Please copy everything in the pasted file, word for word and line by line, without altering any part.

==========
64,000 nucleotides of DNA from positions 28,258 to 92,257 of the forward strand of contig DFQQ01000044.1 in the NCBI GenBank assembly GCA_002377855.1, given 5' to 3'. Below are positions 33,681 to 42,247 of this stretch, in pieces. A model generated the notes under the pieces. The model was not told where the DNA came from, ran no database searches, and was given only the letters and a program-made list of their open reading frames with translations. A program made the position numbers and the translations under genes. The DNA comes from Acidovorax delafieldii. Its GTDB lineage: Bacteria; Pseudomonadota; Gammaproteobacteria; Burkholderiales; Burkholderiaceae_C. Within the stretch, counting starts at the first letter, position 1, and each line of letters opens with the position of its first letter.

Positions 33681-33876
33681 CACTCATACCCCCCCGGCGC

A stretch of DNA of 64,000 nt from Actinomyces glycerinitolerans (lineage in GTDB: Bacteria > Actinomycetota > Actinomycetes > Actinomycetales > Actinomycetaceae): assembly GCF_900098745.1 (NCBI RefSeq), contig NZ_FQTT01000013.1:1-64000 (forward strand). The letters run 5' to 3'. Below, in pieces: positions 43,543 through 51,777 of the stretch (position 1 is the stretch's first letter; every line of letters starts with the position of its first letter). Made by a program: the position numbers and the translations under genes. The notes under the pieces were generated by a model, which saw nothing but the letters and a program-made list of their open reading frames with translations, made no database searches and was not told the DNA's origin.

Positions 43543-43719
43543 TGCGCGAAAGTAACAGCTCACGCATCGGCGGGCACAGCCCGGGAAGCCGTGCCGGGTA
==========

64,000 nucleotides of DNA from positions 28,258 to 92,257 of the forward strand of contig DFQQ01000044.1 in the NCBI GenBank assembly GCA_002377855.1, given 5' to 3'. Below are positions 33,681 to 42,247 of this stretch, in pieces. A model generated the notes under the pieces. The model was not told where the DNA came from, ran no database searches, and was given only the letters and a program-made list of their open reading frames with translations. A program made the position numbers and the translations under genes. The DNA comes from Acidovorax delafieldii. Its GTDB lineage: Bacteria; Pseudomonadota; Gammaproteobacteria; Burkholderiales; Burkholderiaceae_C. Within the stretch, counting starts at the first letter, position 1, and each line of letters opens with the position of its first letter.

Positions 33681-33876
33681 CACTCATACCCCCCCGGCGC

A stretch of DNA of 64,000 nt from Actinomyces glycerinitolerans (lineage in GTDB: Bacteria > Actinomycetota > Actinomycetes > Actinomycetales > Actinomycetaceae): assembly GCF_900098745.1 (NCBI RefSeq), contig NZ_FQTT01000013.1:1-64000 (forward strand). The letters run 5' to 3'. Below, in pieces: positions 43,543 through 51,777 of the stretch (position 1 is the stretch's first letter; every line of letters starts with the position of its first letter). Made by a program: the position numbers and the translations under genes. The notes under the pieces were generated by a model, which saw nothing but the letters and a program-made list of their open reading frames with translations, made no database searches and was not told the DNA's origin.

Positions 43543-43719
43543 TGCGCGAAAGTAACAGCTCACGCATCGGCGGGCACAGCCCGGGAAGCCGTGCCGGGTA